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PLATO Computer Learning System 50th Anniversary

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Uploaded on Jun 9, 2010

[Recorded: June 2, 2010]
Science fiction writer William Gibson once famously said, "The future is already here. It's just not evenly distributed." Such was the case in the early 1970s, when the fourth generation of the PLATO system, evolving since 1960 at the University of Illinois, made its debut. Viewed from today, it is hard to believe that the PLATO IV system could have existed when it did: Terminals with touch-sensitive, gas-plasma flat-panel displays, random-access audio, built-in color microfiche projectors and a powerful authoring language for developing nearly any kind of program imaginable.

PLATO was a centralized, mainframe-based system, with very sophisticated terminals connected to it. Its mission was to deliver education electronically at low cost. But it became much, much more than that. It quickly became home to a diverse online community that represented a microcosm of today's online world.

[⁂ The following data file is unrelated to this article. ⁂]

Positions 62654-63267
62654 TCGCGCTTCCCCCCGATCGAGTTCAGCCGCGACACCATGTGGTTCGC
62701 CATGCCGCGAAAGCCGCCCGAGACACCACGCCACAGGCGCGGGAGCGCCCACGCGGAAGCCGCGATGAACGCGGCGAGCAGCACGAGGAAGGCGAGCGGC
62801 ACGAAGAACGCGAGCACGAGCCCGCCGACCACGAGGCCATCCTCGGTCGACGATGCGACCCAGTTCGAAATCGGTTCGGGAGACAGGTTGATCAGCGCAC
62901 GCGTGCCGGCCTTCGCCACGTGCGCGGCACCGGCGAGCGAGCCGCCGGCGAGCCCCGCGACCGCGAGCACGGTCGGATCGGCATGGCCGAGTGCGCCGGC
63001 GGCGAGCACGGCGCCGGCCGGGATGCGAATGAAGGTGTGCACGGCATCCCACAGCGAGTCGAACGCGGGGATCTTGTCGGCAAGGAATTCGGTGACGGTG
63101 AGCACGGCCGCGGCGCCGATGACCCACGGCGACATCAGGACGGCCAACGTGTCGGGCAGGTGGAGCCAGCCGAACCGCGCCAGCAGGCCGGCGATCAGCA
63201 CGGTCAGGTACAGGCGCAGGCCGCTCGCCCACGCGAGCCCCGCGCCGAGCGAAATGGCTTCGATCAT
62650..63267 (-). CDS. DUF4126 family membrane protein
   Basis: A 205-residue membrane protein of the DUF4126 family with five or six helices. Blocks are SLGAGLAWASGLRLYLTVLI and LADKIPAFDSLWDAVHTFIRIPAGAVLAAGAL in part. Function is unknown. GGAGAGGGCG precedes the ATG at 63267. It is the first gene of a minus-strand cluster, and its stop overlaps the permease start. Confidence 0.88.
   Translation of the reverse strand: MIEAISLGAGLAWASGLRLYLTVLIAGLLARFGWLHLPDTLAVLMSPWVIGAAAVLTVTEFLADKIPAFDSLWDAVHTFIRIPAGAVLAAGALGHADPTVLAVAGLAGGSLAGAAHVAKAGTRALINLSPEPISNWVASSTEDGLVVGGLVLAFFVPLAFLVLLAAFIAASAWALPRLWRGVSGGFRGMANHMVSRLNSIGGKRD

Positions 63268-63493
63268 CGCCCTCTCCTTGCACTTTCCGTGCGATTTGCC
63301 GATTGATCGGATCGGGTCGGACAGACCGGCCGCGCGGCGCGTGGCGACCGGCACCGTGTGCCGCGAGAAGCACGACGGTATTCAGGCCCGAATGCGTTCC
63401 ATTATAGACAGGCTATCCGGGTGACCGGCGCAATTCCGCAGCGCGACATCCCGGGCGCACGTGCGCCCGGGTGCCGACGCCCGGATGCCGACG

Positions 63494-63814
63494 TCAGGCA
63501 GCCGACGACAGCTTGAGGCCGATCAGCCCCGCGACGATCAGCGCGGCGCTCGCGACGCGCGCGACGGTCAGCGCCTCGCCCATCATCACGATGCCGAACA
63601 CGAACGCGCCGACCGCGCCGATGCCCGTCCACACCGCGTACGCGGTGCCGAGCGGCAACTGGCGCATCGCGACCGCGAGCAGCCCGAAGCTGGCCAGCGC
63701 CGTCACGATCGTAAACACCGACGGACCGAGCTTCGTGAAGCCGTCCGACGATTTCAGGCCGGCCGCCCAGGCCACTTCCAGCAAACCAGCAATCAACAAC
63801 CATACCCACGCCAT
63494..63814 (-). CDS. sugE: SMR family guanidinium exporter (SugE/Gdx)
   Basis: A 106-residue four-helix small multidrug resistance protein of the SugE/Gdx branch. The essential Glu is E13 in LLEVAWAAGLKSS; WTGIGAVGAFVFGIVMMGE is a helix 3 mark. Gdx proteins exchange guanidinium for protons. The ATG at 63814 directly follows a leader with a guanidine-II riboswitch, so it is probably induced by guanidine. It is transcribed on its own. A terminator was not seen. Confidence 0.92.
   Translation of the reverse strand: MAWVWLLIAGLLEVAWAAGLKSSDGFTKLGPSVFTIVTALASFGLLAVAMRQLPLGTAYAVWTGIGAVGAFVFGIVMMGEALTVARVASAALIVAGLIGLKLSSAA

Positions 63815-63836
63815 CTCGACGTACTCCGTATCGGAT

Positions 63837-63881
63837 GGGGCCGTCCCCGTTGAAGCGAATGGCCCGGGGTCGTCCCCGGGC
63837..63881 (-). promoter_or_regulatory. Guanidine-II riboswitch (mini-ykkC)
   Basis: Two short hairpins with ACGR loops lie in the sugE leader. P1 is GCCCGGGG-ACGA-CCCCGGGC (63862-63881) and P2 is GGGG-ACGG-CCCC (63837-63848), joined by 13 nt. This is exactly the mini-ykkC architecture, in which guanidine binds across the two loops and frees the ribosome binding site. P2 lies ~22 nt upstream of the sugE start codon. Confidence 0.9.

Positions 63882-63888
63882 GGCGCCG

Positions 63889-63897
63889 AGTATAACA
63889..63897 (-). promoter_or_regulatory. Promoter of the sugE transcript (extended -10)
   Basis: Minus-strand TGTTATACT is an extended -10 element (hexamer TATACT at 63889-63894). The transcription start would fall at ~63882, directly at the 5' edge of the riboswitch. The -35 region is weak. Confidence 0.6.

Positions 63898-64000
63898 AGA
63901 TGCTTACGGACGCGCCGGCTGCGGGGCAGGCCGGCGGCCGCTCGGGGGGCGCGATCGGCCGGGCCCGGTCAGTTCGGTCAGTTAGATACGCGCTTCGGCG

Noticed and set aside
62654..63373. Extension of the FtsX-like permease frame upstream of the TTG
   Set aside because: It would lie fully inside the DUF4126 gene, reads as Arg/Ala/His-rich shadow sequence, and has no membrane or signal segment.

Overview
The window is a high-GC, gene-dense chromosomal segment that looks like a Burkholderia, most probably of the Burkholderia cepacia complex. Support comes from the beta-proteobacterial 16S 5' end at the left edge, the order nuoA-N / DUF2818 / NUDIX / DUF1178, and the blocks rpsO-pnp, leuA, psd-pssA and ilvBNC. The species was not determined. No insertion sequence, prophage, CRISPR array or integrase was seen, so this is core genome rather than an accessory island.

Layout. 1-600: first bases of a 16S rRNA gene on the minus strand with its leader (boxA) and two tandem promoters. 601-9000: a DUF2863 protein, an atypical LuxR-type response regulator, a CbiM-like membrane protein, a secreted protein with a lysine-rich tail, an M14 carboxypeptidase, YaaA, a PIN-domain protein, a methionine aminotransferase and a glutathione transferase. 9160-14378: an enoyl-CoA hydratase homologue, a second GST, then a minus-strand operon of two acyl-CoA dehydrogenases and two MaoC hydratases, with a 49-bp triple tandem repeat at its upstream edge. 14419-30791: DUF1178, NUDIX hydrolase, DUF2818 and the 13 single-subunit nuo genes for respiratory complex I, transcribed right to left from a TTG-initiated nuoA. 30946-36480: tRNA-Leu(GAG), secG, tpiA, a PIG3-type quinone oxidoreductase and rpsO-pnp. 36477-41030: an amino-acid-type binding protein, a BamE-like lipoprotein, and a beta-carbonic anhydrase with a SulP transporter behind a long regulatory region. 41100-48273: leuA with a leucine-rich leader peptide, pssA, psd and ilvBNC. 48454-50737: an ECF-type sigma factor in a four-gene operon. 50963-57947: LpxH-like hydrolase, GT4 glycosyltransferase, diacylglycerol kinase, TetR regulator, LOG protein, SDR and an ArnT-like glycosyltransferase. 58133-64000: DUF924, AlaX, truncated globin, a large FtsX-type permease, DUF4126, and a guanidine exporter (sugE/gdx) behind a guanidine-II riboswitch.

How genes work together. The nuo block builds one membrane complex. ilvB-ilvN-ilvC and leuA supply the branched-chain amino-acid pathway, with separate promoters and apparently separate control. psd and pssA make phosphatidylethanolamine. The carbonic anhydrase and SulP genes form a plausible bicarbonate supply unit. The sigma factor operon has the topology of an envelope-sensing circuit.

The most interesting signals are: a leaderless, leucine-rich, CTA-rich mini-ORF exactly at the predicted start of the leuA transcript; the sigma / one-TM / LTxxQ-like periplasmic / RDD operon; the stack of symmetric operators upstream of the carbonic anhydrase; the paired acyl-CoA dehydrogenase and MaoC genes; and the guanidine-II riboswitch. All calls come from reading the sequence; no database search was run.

Much of what we take for granted in today's hyper-active, always-on world of social media, blogs, and addictive computer games could be applied to what life was like on the PLATO system beginning in the mid-1970s.

PLATO, an acronym standing for "Programmed Logic for Automated Teaching Operations," started as a project of the Coordinated Sciences Laboratory (CSL) at the University of Illinois in 1960. The original goal was to build on the mechanical "teaching machine" work of B.F. Skinner and instead see if it was possible to build a computer that could teach. In time they discovered not only was the answer yes, but computers could be extremely effective, and economically viable, at teaching large segments of the population.

In the 1970s, Control Data Corporation entered into a series of agreements with the University of Illinois to commercialize the PLATO system and bring it to the marketplace. The result was a great expansion of PLATO throughout the U.S. and the world, with systems installed in Canada, France, Belgium, Israel, Sweden, Australia, South Africa, United Kingdom, and elsewhere.

Fifty years on, PLATO has left its imprint across a wide range of computing activities, from e-learning to social media, from online multiplayer games to major hardware and software innovations. In this lecture, Brian Dear, founder of the PLATO History Foundation presents an overview of PLATO's history. Then Dr. Donald Bitzer, creator of PLATO and co-inventor of the flat-panel gas plasma display, and Microsoft's Ray Ozzie (who got his start on PLATO at the University of Illinois) discuss the history and impact of PLATO with John Markoff of the New York Times.

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